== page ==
Keith Broomfield killed: How many Americans are fighting against ISIS?

Keith Broomfield killed: An American from Massachusetts died fighting alongside Kurdish forces fighting ISIS in Syria. How many other Americans are participating?

Rodi Said/Reuters/File
A convoy of Kurdish People's Protection Units (YPG) fighters enter the Syrian village of Tel Khanzir on May 28, 2015 after they pushed back the Islamic State from the area.

An American citizen was killed fighting with Kurdish pershmerga forces against the Islamic State in Syria, the US State Department confirmed on Wednesday.

State Department spokesman Jeff Rathke identified the man as Keith Broomfield. Broomfield is the first reported case of an American killed while fighting alongside Kurdish fighters. But he's not the only US citizen participating in the battle against ISIS in the region. 

Over the past two years, it's been estimated that "hundreds" of foreigners have joined Kurd forces in their battle against the Islamic State. The New York Times cites a spokesman for the Kurdish People's Protection Units who said that more than 100 American citizens are currently fighting in Syria.

Among the more high-profile foreign fighters is British actor Michael Enright, who is in Syria volunteering with Kurdish fighters. American filmmaker Matthew VanDyke trains Iraqi Christians in military tactics. In March, The New York Times profiled Patrick Maxwell, a former US marine, who last fall joined Kurdish peshmerga forces in Iraq as one of "a small number of Americans" joining the fight against the Islamic State.

But the Kurds haven't welcomed every foreign volunteer wanting to pick up a weapon.

The Washington Post cited Kurdish media outlet Rudaw in February saying lots of foreign fighters hoping to join the front lines with Kurdish peshmerga forces had been turned away. “The Pershmerga is a professional fighting force,” Ministry of Peshmerga spokesman Helgurd Hekmat told Rudaw back then. “Just last week an American man arrived wanting to volunteer. I couldn’t help him. Yes, they are volunteers, but we have to guarantee lives, and we can’t do that.”

According to Mustafa Said Qader, minister of pershmerga affairs, there are 160,000 peshmerga forces in Iraq and Syria.

Broomfield was from Massachusetts the Associated Press reports. Nasser Haji, an official with Kurdish People’s Protection Units, YPG, told the news agency that Broomfield, who had joined the group on Feb. 24, died on June 3 in a battle in a Syrian village near northern border town city of Kobani.  He did not give any further information on the circumstances of Broomfield’s death.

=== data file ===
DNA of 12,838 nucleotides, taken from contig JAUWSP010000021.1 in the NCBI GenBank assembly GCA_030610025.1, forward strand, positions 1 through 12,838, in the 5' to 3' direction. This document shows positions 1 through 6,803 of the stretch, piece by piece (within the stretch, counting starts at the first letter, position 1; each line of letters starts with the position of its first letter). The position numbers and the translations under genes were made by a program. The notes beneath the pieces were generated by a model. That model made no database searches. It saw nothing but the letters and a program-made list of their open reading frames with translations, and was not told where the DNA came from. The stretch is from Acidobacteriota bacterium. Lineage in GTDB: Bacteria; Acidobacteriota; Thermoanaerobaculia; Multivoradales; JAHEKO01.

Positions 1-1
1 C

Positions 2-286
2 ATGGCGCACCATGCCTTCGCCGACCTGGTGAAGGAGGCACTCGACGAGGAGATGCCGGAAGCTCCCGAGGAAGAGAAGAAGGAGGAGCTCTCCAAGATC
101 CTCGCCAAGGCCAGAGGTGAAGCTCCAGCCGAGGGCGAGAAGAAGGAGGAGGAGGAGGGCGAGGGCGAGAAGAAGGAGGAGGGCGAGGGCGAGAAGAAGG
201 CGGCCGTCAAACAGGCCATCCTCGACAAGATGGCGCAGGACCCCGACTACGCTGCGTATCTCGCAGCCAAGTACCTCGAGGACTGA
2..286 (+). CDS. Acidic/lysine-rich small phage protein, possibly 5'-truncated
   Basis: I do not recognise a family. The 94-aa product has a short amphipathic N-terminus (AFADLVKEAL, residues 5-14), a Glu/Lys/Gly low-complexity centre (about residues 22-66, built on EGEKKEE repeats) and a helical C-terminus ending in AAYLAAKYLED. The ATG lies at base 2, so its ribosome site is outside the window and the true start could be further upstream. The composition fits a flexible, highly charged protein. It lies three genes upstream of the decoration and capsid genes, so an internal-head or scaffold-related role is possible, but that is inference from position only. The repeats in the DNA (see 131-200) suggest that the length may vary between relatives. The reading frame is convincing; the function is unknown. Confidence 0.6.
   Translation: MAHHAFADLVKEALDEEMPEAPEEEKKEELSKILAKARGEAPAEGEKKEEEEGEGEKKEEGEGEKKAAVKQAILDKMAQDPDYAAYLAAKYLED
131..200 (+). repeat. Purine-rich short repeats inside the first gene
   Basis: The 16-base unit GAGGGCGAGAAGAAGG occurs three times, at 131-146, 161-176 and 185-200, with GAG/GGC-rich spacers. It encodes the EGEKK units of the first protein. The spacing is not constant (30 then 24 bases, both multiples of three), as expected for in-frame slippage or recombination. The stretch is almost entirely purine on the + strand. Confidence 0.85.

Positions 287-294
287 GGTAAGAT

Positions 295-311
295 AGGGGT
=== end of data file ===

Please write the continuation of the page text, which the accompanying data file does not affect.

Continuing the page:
An official speaking to CBS News could not say how Broomfield's remains would be repatriated. The US has no diplomatic presence in Syria, and the Czech Republic acts as the US's protecting power in the country.

Most of the foreign fighters traveling to the Middle East to fight are seeking to do so for the Islamic State. In May United Nations estimated that there are more than 25,000 "foreign terrorist fighters" from over 100 countries in the region fighting for ISIS or the Al-Nusra Front, Syria's al-Qaeda franchise. The number has increased since November 2014 when the organization set the numbers at over 15,000 fighters from more than 80 countries.

On Feb. 26, Gen. James Clapper, the US director of national intelligence, told Congress the intelligence community now estimates that 3,400 citizens from Western nations have traveled to Syria and Iraq. The number of US citizens who have traveled - or attempted to travel to Syria – to fight for any rebel group, including ISIS, battling the Assad regime is now estimated at 180, up from 100 late last year. But some Americans have returned, some didn't get to Syria, so the actual number of Americans fight for ISIS is estimated at "around a dozen," according to Mr. Clapper.

Backed by US-led coalition airstrikes, Kurdish fighters pushed back Islamic State fighters from Kobani last January after a four-month siege by jihadists.

On June 4, The Wall Street Journal cited peshmerga commanders who had reported that the fighters' ammunition stocks were running low and their heavy weapons were mostly of Saddam Hussein-era vintage.

The US does not send arms directly to the Kurds. All weapons sent from the US to the fighters go through the central government in Baghdad and the delivery process is reported to be lengthy. 

The question of US military involvement in the fighting remains controversial. Republican lawmakers and some Democrats are in favor of providing direct military assistance to the Kurds and Sunni tribes, writes The New York TImes, while Shiite politicians in Baghdad are against the proposal, accusing the US of encouraging Kurdish independence.

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